Guam- Department of Agriculture Biologist Brent Tibbatts talked to Rotary Club of Guam members today [Thursday] about the process behind getting rid of decaying marine mammals that wash up on Guam’s shores.
Tibbatts says on average, Guam gets a little over a stranding a year, such as the dead sperm whale that washed up on the Turtle Cove Reef in Yona this past June. He mentions their marine mammal stranding response includes identifying the species and collecting samples. He also says they remove the teeth and jaws from decaying animals to learn more about them and prevent people from stealing parts of it. Tibbatts notes they hope to speed up the process of decomposition in future decaying carcasses by opening them up and making them more accessible for flies to lay maggots.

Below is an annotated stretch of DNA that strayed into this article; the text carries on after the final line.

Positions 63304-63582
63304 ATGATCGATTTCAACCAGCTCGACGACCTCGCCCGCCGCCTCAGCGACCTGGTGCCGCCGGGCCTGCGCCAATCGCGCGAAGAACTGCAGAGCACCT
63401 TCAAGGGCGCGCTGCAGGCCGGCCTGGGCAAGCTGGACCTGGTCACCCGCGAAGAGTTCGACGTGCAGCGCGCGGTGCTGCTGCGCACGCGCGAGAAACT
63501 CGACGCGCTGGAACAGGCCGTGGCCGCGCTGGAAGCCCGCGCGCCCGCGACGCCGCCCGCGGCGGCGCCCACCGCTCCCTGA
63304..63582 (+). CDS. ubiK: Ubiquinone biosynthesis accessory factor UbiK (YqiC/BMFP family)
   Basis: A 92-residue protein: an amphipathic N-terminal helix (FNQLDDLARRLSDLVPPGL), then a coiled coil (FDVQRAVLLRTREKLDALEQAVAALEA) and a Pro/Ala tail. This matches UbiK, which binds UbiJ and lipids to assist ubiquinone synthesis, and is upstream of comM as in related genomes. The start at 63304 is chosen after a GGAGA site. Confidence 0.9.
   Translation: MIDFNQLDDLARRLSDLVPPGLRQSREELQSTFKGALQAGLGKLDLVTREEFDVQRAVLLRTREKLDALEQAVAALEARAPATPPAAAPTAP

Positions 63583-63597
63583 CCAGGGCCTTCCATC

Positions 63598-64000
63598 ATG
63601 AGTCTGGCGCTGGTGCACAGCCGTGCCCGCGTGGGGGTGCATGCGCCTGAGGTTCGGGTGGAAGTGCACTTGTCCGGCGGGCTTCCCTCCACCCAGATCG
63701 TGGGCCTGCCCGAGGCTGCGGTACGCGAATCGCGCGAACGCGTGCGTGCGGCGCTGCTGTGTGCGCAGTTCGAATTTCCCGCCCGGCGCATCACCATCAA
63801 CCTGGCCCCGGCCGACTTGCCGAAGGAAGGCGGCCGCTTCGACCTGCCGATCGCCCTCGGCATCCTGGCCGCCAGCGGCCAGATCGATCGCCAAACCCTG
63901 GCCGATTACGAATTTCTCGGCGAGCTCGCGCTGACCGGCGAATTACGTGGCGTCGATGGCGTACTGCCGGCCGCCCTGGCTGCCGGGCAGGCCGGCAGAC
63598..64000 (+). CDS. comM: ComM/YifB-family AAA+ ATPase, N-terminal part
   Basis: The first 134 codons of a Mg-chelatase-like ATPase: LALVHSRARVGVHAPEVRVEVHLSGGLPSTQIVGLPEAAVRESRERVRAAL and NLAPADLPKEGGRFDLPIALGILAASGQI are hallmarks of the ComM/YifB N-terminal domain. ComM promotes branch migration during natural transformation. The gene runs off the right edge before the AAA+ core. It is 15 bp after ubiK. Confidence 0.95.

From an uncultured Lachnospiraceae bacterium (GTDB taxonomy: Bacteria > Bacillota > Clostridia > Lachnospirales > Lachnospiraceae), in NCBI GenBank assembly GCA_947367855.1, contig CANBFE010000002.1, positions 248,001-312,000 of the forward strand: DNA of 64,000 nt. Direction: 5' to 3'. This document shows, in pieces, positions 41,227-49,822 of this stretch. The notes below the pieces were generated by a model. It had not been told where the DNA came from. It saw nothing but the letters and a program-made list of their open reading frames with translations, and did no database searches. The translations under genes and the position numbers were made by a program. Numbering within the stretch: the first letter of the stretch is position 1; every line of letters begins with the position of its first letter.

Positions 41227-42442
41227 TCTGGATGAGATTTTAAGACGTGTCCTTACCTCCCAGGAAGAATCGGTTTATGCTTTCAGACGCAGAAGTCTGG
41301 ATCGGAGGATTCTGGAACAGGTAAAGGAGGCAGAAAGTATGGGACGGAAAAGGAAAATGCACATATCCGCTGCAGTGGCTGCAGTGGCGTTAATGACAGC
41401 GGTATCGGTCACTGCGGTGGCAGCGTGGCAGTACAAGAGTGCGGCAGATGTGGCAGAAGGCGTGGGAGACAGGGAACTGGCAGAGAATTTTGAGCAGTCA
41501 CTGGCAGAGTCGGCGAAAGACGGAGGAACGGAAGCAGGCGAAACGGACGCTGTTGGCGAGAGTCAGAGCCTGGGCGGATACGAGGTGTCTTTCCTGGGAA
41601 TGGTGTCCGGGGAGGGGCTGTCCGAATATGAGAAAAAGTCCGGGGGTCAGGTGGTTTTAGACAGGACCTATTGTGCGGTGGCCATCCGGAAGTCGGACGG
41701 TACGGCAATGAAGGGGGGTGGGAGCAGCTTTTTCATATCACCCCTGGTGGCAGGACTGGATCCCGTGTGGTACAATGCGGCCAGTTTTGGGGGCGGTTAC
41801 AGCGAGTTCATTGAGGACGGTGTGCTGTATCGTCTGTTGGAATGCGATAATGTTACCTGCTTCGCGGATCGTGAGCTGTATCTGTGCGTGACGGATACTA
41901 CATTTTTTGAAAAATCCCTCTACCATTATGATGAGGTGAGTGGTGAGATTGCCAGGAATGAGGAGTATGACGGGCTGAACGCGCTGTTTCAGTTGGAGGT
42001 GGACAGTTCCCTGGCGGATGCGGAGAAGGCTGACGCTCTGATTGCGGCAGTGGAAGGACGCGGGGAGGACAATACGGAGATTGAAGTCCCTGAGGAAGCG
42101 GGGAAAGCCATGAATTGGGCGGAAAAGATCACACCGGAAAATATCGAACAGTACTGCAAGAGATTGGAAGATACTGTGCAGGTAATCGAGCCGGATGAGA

“It's certainly not a pleasant thing to have to have people around,” said Tibbatts. “It smells very bad. There's health risks to humans and risks to the environment. So the quicker we can get rid of the carcass, the better. And so we have to look at all possible options to do that.”
Strandings on Guam vary from mammals 3 feet to 60 feet long. Tibbatts adds the highest number of recorded strandings in one year was documented at four.